by David Ramsey
We wondered yesterday whether Americans for Prosperity would get involved with the effort to bring a referendum on the "private option" for Medicaid expansion to the ballot in 2014. Conservative blogger Jason Tolbert tweets that AFP told him that they "typically don't do ballot initiatives" but "educate members." "Educating members" is typically just legalese from the 501(c)(3)s, so it will be interesting to see what role they take.
Michael Cook predicts that if the referendum makes it to the 2014 ballot, "it will cause numerous political headaches for Arkansas Republicans."
Responsible legislative Republicans leaders know that repealing the private option would be a financial and political disaster. The problem for Republicans is they’ll have to convince members of their own party to keep a portion of Obamacare intact, which creates a messaging problem, and makes their base unhappy.
How do Republican leaders convince voters that supporting Democrats means supporting Obamacare (which isn’t true, btw) while at the same time asking them to vote to support a major portion of Obamacare? Moreover, they’ll be fighting with members of their own party, not a fun position to be in come election time.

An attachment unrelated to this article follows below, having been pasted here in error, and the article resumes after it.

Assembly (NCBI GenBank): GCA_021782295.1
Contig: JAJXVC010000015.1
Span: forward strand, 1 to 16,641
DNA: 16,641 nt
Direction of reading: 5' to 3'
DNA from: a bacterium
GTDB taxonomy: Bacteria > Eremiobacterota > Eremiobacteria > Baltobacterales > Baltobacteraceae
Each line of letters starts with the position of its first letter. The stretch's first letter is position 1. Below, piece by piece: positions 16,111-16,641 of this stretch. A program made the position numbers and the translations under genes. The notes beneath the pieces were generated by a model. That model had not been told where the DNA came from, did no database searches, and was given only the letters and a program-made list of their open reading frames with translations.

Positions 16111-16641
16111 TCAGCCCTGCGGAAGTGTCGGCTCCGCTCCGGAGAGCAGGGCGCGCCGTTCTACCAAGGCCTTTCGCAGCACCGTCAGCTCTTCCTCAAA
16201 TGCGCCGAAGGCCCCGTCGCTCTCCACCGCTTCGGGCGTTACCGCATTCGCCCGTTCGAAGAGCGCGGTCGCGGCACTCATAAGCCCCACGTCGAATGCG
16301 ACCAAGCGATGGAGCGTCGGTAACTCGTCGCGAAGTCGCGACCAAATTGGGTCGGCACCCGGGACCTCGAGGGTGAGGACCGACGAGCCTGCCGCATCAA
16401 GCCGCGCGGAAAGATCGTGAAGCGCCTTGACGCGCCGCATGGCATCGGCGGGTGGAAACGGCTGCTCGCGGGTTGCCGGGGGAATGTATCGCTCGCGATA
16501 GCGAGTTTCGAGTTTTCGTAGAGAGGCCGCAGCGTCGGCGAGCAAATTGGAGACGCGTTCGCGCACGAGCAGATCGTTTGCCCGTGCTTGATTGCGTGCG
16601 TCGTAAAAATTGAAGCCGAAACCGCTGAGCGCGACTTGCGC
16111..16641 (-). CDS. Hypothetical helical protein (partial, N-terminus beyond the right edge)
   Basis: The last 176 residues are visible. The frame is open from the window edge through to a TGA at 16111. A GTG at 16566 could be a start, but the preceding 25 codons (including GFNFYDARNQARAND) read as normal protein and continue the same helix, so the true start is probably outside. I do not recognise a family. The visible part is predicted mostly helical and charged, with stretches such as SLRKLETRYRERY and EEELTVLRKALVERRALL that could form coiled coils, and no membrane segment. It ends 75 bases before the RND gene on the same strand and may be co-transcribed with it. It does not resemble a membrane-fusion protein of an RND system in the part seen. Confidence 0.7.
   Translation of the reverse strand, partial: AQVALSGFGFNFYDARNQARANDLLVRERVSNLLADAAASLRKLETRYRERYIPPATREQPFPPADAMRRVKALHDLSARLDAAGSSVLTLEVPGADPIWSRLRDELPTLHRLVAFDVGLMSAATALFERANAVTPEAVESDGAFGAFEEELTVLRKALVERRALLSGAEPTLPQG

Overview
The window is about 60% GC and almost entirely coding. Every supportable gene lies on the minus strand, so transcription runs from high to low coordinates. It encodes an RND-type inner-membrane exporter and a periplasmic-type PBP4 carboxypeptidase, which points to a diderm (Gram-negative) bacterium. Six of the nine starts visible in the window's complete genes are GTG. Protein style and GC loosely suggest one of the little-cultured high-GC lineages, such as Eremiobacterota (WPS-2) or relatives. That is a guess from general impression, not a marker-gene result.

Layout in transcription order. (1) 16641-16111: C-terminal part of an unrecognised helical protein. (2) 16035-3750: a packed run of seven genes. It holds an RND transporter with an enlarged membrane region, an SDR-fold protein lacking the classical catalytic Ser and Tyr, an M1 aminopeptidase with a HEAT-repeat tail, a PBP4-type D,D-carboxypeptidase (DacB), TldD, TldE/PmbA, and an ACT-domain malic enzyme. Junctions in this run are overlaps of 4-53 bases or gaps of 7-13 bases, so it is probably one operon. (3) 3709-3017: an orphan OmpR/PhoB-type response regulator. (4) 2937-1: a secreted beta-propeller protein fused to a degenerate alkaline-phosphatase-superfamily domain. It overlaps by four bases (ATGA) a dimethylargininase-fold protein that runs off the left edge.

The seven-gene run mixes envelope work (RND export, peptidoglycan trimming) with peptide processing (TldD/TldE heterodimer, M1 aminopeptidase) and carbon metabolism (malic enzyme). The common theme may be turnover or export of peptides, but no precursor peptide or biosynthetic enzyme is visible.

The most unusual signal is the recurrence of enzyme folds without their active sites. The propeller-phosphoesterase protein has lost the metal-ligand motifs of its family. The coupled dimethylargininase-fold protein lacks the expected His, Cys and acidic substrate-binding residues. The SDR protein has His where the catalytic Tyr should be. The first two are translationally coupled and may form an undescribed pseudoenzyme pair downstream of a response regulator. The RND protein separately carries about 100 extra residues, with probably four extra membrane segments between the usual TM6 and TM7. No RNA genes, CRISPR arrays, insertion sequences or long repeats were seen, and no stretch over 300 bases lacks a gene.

This sounds plausible, although all of the spinning and counter-spinning about what is or isn't Obamacare-ish may just be a muddle by November. A ballot initiative might also fire up the Tea Party base (though they seem permanently fired up, really) and it would keep "Obamacare" talk flowing in local races. Still, a scenario in which candidates feel obligated to take a stand on the question and the party is split could be a bit awkward.
What about the statewide races? Asa Hutchinson has said he would have signed the "private option" legislation so presumably he would oppose a repeal effort. Likely Senate candidate Tom Cotton seems like a natural fit for "private option" repeal but Rep. John Burris, one of the plan's architects and a strong advocate for the policy, is widely rumored to be a key figure that will work on Cotton's campaign.